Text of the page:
Canada geese pay no attention to bystanders as they make their way along the beachfront in Harrison Hot Springs Sunday.

Life’s a beach for geese at Harrison Lake

But some residents asking if more can't be done to keep the birds away

It’s not a new problem. Nor is it an easy one. Canada’s national bird takes over the grass and beachfront every summer in Harrison Hot Springs.

It’s raised the ire of at least one area resident this summer. Terry Blaker sent an email to the Village office last week lamenting the plethora of poop.

“The area around the lagoon is filthy with goose poo,” he wrote. “You have to get ride of the geese.”

Village Mayor Leo Facio explains that they do have a few means at their disposal to deal with the birds. The Village takes preventative steps such as speakers on the band stage that sends out a call when geese fly over to encourage them to move on. For the geese that do land, they have a machine that picks up all the droppings Monday to Friday to help deal with the mess left behind.

“We’ve tried many different things over the years [to get rid of them],” says Facio. “But it’s a natural setting for them. We do what we can.”

Facio adds they also have showers on the beach to help with concerns of swimmer’s itch, a skin rash caused by an allergic reaction to certain parasites that infect some birds and mammals.

Canada geese are protected under the Migratory Birds Convention Act, 1994. The Act prohibits people from harming birds except under specified conditions. According to Environment Canada, there are a number of management tools available by permit, including destroying eggs, relocating birds and killing them under specific circumstances. Environment Canada urges municipal governments to prevent citizens from feeding wild waterfowl and consider geese preferences when making future landscape planning decisions.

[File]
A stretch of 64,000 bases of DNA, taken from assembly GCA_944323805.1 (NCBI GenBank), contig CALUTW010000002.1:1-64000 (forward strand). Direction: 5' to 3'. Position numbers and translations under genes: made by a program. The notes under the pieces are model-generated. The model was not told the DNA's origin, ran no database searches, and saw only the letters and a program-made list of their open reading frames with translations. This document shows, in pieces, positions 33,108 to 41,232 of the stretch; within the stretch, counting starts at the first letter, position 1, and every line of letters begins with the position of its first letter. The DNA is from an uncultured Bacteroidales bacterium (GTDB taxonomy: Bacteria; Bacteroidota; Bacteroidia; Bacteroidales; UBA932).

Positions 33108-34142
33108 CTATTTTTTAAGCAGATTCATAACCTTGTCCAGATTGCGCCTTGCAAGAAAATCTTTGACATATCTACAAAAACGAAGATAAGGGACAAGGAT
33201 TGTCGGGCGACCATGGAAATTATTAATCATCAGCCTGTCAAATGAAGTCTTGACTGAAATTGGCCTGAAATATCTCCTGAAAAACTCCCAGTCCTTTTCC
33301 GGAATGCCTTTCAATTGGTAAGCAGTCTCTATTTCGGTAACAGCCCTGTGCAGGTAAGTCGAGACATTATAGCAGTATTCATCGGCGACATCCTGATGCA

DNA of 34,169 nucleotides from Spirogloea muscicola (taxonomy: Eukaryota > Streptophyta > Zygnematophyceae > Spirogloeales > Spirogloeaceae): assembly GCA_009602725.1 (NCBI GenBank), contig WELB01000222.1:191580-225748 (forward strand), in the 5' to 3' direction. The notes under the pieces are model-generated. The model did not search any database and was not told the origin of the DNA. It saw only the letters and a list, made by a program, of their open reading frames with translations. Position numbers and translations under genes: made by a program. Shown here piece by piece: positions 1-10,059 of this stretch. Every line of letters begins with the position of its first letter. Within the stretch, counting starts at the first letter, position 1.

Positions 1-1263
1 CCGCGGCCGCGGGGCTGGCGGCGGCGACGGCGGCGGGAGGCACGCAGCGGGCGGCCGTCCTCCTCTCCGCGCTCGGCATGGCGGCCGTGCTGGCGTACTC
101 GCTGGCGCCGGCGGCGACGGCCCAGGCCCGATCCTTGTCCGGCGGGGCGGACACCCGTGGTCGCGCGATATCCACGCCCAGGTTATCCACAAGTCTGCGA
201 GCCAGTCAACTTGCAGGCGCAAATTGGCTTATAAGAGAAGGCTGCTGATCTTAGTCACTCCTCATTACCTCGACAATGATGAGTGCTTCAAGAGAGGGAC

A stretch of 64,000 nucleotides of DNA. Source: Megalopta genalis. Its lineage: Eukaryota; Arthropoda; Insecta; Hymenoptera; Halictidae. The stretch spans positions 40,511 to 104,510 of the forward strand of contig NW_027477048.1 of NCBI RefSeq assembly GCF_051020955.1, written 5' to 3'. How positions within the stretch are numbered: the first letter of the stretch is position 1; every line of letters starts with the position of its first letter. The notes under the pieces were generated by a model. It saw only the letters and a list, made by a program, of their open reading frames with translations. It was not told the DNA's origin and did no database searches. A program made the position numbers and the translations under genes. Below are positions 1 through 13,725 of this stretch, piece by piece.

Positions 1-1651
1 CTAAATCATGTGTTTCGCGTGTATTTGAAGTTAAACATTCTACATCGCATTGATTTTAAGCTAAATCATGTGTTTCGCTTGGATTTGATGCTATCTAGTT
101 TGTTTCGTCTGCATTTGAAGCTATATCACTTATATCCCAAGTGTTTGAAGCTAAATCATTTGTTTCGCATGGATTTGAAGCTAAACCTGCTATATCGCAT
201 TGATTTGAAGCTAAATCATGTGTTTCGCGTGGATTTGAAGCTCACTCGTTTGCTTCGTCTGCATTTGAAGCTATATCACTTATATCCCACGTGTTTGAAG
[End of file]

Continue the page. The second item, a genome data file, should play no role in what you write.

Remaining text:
Facio urges people to not feed the geese, which only encourages them to stick around.

As for Blaker, he says it seems the resident population of Canada geese has “exploded.” He says while he will probably take his grandchildren to the beach again this year, it will not be to the lagoon as that appeared more goose-graced than the beach in front of the resort.

Blaker also questioned the water quality of the lagoon. However, according to Fraser Health’s latest water quality testings, the lagoon is well within the “satisfactory” conditions, with a rating of 6-20 geometric mean of less than or equal to 200 E. coli bacteria / 100 ml. An unsatisfactory rating would be 200 or more. All areas tested within and around Harrison met the ‘satisfactory’ water quality testings, such as Harrison Lake beach left of the lagoon with a rating of 5, Sasquatch Park’s Green Point at 10 and Hicks Lake at 11.

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